Slow speed on SSD ZFS pool

delebru

New Member
Jul 10, 2018
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I'm running Proxmox VE 5.2 on a local server I setup a few months ago with 8x 2TB hard drives on a RAID-10 like ZFS pool.

The server has about 10 LXCs which seem to run super fast, and only one Windows 10 VM which seems to have a quite poor disk performance. I thought the poor performance was mostly due to the hard drives so I decided to try with a couple of SSDs.

For testing purposes, I created a new pool with a 256GB Samsung 860 Pro and a 512GB Intel 545s in "RAID-0" style with ashift=12 and disabled compression. Shut down the Windows VM, cloned it to the new SSD pool then run a disk benchmark with HD Tune:

upload_2018-10-26_12-25-53.png

And this is how it looked on the Proxmox host:

upload_2018-10-26_12-26-16.png

Drive settings:
upload_2018-10-26_12-29-3.png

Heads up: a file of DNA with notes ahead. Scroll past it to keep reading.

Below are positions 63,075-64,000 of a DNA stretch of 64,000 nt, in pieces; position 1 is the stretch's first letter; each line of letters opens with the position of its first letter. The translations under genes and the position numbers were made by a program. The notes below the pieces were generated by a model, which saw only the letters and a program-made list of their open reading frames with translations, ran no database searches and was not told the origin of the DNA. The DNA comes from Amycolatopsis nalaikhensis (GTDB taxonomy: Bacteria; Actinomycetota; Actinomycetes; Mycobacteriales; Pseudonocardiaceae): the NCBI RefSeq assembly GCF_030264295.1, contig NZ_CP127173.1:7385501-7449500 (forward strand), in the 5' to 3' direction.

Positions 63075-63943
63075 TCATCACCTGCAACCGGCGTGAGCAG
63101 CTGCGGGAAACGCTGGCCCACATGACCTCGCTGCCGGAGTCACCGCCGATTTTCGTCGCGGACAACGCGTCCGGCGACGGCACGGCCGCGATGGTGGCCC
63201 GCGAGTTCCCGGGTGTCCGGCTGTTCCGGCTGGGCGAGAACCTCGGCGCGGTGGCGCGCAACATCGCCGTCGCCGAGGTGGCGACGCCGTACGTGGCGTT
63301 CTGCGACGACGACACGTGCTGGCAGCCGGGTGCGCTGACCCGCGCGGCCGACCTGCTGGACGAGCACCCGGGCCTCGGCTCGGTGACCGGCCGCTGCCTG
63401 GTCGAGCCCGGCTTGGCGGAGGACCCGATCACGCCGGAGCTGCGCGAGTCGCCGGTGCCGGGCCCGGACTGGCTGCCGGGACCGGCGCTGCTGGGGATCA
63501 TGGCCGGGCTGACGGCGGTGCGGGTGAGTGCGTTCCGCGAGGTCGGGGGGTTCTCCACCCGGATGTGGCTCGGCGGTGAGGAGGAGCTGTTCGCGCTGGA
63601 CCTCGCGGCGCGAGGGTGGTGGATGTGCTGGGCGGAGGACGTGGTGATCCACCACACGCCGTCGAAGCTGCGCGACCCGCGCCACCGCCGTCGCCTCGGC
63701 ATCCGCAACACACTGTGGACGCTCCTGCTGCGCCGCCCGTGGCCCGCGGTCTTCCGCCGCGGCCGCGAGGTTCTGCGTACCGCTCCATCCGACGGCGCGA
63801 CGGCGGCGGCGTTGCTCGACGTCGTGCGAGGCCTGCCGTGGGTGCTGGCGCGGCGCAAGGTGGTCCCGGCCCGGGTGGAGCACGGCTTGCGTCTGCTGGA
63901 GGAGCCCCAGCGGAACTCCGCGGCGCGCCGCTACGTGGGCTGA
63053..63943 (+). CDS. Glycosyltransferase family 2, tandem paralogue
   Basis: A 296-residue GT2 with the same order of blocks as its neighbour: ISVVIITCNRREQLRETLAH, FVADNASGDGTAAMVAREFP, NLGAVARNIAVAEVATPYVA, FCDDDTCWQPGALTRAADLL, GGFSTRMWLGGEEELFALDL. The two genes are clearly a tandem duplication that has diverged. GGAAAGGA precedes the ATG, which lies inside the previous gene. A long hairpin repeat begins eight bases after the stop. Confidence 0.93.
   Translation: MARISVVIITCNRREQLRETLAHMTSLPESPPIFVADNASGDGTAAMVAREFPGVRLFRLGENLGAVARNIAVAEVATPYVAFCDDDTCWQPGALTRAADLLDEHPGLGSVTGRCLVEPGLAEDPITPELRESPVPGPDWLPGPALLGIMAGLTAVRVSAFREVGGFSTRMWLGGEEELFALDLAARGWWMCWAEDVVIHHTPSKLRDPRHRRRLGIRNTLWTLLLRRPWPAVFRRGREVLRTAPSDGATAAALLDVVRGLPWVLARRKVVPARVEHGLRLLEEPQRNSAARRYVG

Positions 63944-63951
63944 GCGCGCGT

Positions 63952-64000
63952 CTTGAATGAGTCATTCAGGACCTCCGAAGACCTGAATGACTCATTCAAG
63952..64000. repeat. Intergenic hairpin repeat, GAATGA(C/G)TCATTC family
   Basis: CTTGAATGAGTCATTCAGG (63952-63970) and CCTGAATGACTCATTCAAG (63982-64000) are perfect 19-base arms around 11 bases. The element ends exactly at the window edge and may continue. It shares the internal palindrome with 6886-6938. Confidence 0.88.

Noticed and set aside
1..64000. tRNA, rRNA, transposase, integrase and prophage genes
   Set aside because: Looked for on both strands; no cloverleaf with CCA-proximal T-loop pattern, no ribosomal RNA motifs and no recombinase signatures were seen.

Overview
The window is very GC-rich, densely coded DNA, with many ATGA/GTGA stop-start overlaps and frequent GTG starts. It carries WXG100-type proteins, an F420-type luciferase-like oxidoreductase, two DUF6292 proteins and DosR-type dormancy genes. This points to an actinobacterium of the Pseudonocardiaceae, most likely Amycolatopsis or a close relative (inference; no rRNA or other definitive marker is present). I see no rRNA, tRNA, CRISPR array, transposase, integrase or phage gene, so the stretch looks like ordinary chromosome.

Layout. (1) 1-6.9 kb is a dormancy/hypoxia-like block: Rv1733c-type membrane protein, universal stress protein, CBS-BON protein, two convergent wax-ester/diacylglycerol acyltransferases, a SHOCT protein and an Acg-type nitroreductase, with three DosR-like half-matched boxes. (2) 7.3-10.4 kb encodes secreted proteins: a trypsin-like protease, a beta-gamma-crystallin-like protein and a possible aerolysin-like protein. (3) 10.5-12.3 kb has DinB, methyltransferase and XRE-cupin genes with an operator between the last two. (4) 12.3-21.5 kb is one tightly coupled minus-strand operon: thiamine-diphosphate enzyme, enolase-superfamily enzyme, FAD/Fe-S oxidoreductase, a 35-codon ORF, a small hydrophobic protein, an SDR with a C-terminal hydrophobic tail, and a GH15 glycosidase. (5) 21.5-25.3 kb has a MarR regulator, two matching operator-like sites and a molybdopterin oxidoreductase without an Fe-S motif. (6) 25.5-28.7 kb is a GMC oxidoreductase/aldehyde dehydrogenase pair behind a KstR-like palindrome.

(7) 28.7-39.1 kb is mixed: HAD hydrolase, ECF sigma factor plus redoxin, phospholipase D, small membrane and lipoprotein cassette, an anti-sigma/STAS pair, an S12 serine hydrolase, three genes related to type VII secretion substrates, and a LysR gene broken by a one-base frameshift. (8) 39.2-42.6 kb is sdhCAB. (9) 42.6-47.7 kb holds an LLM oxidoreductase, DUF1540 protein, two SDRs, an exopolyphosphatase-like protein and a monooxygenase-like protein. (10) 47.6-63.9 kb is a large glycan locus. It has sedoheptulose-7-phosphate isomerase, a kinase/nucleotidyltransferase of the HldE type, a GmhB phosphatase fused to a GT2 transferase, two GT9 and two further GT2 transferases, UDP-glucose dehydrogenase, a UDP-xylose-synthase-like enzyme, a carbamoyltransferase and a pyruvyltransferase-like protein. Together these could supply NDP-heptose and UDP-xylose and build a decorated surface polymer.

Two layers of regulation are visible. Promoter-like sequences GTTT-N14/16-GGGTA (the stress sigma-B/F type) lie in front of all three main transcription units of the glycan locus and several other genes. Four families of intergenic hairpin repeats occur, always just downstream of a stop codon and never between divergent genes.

I was expecting much better results from the benchmark... 77MB/s average read speed felt like a punch in the face :p

I used the recommended VirtIO bus with cache disabled but maybe there's something else I neglected? Any ideas on what I could try to improve the disk performance?

Any tips will be greatly appreciated!!!
 

Whatever

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Nov 19, 2012
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Well, I could be mistaken but Samsung 860 Pro has 512B block size (both physical/logical) check with fdisk or similar tool. If I'm correct ashit=9 would be more appropriate choise
 

Whatever

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Nov 19, 2012
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One more thing to be noticed: if you mount zfs pool (dataset) as folder and VM disk is stored as file (not dataset) I would recommend to use raw (not qcow2) and set pool (dataset) propety recordsize with align to VM guest (4k in case of MS Windows). This property should be set before disk image file has been created

Some more zfs pool (dataset) options to be tuned: atime=off, xattr=sa
 

Whatever

Member